“In the Upper Room, on the night before Jesus died out of love for us, He prayed what has come to be known as the “priestly prayer.” (CCC 2747) This took place at the Last Supper. Recorded in John 17, Jesus allows us “to eavesdrop on his threefold prayer to the Father—a prayer for himself, for his disciples and for those, including ourselves, who would follow him. These words were designed to reassure his apostles that he was and would continue to intercede for them prayerfully, even after he left them for the last time.” (Meeting God in the Upper Room 50).
In addition to these final prayerful words of Jesus, he would also allow us to hear the words he would pray from the gibbet of the cross as he hung dying for our salvation. In effect, there are seven sets of words: “Father, forgive them, for they know not what they do”; “Truly, I say to you, today you will be with me in Paradise.”; “Woman, behold your son” ”Behold your mother”; “I thirst.”; “My God, My God, why have your forsaken me?”; “It is finished.”; “Father, into your hands I commit my spirit!” CCC 2605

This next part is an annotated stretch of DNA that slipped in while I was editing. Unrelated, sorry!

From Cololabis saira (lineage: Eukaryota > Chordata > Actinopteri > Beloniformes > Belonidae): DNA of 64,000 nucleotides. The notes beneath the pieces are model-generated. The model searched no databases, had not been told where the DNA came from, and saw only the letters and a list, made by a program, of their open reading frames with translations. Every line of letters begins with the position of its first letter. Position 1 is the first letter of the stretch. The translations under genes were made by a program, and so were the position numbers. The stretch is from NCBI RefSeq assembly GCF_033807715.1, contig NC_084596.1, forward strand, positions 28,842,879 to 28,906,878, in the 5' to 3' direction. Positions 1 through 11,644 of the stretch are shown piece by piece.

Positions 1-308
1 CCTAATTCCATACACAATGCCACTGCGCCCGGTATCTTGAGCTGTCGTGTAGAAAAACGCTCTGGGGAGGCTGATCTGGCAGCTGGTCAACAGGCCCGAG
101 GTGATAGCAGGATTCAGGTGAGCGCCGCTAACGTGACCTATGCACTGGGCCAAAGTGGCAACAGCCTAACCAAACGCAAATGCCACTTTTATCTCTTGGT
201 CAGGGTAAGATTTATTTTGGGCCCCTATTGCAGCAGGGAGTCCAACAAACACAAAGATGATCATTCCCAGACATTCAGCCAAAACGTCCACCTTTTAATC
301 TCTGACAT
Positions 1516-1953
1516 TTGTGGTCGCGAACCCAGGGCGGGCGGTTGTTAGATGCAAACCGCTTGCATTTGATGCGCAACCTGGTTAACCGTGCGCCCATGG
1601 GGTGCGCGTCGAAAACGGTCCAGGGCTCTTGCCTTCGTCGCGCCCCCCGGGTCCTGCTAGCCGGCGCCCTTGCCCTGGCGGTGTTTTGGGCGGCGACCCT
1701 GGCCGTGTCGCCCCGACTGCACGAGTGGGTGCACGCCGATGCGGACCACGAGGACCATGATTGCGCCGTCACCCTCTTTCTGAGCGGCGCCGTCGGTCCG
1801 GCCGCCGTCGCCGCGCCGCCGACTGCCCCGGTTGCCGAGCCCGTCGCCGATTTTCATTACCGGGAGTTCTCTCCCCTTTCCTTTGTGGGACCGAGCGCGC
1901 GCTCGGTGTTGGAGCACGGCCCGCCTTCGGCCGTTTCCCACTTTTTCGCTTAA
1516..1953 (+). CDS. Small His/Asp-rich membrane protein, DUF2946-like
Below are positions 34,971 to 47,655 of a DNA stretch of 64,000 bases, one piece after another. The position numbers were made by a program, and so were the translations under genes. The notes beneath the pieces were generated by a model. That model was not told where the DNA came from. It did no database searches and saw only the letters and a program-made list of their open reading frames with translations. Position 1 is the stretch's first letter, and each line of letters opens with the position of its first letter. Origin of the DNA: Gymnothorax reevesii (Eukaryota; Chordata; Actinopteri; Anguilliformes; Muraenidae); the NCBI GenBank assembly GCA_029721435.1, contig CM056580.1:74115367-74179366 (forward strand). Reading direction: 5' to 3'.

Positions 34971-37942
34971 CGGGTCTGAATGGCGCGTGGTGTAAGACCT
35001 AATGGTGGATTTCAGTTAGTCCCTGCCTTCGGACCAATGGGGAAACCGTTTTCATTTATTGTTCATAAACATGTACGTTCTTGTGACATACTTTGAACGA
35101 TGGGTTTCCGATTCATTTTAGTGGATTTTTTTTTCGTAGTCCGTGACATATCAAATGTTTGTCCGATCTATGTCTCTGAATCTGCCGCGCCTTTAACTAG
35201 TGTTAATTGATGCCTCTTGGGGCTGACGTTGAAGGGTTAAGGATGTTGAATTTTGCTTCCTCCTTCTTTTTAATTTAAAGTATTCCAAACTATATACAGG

If we listen closely, listen from the depth of our hearts, we will get a privileged glimpse of the boundless depth of his prayer. Jesus simultaneously speaks and acts from the pulpit of the cross. Precisely in the midst of his terrible pain and suffering, the deed of his whole life, his crucifixion, the supreme act of his unselfish love, Jesus also speaks. He prays. His prayerful words give lasting credibility to his wondrous act of love for us. They are words of prayer, words from the Hebrew psalms, words of communion with his Father, words of communion and solidarity with and for others to hear, words for us to hear over and over again.
Thus both in the Upper Room at that final supper and hours later from the wood of the cross, prayer was on the mind of Jesus and in his sacred heart. Prayer is, if you will, the bridge between the Upper Room and the Cross.